The majority of the folktales comprising the first volume are selected from about 1250 manuscript recordings attributed to the eleven types mentioned above and preserved at the Lithuanian Folklore Archives. Altogether, this volume comprises 140 tales that best represent the generic character of the tales of magic. Thus, about 10 percent of the available manuscript variants have been selected for publication. Notably, all the sound recordings of these tales, if preserved in the Archives, have been re-checked in order to correct any mistakes and inaccuracies occurring as result of previous deciphering.

    When selecting actual folktales to represent each type, such aspects as authenticity, artistry and originality, coherence of narration, dialectological features and moments of improvisation were considered. Time and place of recording and geographical distribution of the tale type were taken into account as well. Still, the number of the recorded variants is hardly the most decisive indicator of the tale’s popularity, since it may be affected by a whole variety of factors. Along with the most valuable recordings of folklore, the publication also includes samples collected by the interwar Lithuanian school pupils and other enthusiasts that are hardly standard or authentic. However, as these recordings also make part of our culture, some of them are represented in


    the volume supplied with adequate commentaries. Besides, a considerable number of folktales collected especially towards the middle of the 20th century are heavily influenced by the written culture, since spreading literacy and increasing availability of printed folklore collections have made significant impact onto the verbal tradition. Therefore, it is rather difficult to establish whether a particular tale stems from authentic verbal tradition or simply comes from a book.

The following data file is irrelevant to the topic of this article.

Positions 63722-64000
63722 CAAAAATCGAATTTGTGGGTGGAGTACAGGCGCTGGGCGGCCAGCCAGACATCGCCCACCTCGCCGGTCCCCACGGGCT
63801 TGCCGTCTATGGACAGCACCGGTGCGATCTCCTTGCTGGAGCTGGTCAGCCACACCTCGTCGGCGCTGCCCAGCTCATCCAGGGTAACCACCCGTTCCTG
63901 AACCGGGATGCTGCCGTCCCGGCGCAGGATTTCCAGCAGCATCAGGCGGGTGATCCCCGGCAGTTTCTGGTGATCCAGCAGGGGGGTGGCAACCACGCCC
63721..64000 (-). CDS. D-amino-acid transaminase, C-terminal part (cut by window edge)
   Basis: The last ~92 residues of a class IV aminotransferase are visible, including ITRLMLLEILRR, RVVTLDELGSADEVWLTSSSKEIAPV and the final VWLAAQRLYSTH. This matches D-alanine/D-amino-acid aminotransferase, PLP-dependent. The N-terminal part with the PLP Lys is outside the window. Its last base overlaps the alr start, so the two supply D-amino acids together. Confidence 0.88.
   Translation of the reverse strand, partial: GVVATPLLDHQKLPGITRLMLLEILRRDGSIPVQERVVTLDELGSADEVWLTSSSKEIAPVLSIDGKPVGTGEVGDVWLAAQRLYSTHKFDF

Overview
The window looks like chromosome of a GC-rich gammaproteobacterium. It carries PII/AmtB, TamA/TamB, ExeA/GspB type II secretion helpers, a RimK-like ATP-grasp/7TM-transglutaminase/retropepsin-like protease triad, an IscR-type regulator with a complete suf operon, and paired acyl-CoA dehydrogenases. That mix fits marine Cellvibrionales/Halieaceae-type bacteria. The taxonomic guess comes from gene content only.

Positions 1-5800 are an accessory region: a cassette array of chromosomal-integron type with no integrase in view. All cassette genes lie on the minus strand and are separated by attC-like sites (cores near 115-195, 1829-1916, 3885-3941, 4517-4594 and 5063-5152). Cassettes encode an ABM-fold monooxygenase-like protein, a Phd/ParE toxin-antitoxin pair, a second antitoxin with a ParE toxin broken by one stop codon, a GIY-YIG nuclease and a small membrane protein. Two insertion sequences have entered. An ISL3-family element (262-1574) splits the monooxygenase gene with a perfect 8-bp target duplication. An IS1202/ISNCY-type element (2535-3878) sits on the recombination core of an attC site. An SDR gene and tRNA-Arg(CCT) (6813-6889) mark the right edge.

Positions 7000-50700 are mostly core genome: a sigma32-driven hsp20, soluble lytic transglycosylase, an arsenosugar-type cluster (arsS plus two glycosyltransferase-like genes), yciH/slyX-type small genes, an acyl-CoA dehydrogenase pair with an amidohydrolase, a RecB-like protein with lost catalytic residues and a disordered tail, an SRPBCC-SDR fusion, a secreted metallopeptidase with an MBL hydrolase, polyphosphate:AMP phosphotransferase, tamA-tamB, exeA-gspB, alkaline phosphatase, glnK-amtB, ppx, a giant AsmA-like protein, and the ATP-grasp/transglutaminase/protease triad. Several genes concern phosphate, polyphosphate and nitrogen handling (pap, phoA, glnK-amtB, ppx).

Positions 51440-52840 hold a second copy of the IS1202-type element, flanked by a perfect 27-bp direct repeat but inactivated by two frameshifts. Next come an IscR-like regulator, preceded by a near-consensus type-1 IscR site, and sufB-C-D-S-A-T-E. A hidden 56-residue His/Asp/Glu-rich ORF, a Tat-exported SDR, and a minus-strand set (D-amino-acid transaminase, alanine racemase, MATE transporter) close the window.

The arrangement and description of tales in this publication rests on their typology. The tale type is an arbitrary element of classification, devised by scholars to facilitate dealing with great variety of folklore pieces. The “tale type” refers to a stable narrative core consisting of components such as motifs that are organized in a specific logical and chronological order (GEFF 3: 938). Stith Thompson defined the type as a complete narrative that does not depend for its meaning on any other tale and may consist of one motif or of many (Thompson 1946: 415). In this publication, the tale type is perceived as a totality of variants of the same piece, joined together by the same general storyline, i.e. common motifs, similar relationship between the characters, and an integral plot. Tales belonging to the same type are not only identical or similar in terms of content, but as a rule also related genetically. Admittedly, a tale type is not itself a tale but instead merely an ideal construction that is common to and abstracted from different versions of a narrative. In other words, tale types are descriptive inventories, which are arranged according to certain aspects but lack a rigorous theoretical structure (GEFF 3: 937–938). Therefore, attribution of a tale to a certain type tends to be conventional – the tale does not have to correspond precisely to the standard type description. True, the storytellers exercise a certain degree of freedom as well, and being capable to improvise they are likely to turn the tales into peculiar personalized narratives. Thus in some cases, the type description only gives approximate information. Still, typological distribution of tales is very helpful when dealing with large numbers of tales or when seeking to establish similarities and differences in the plots belonging to various national verbal traditions.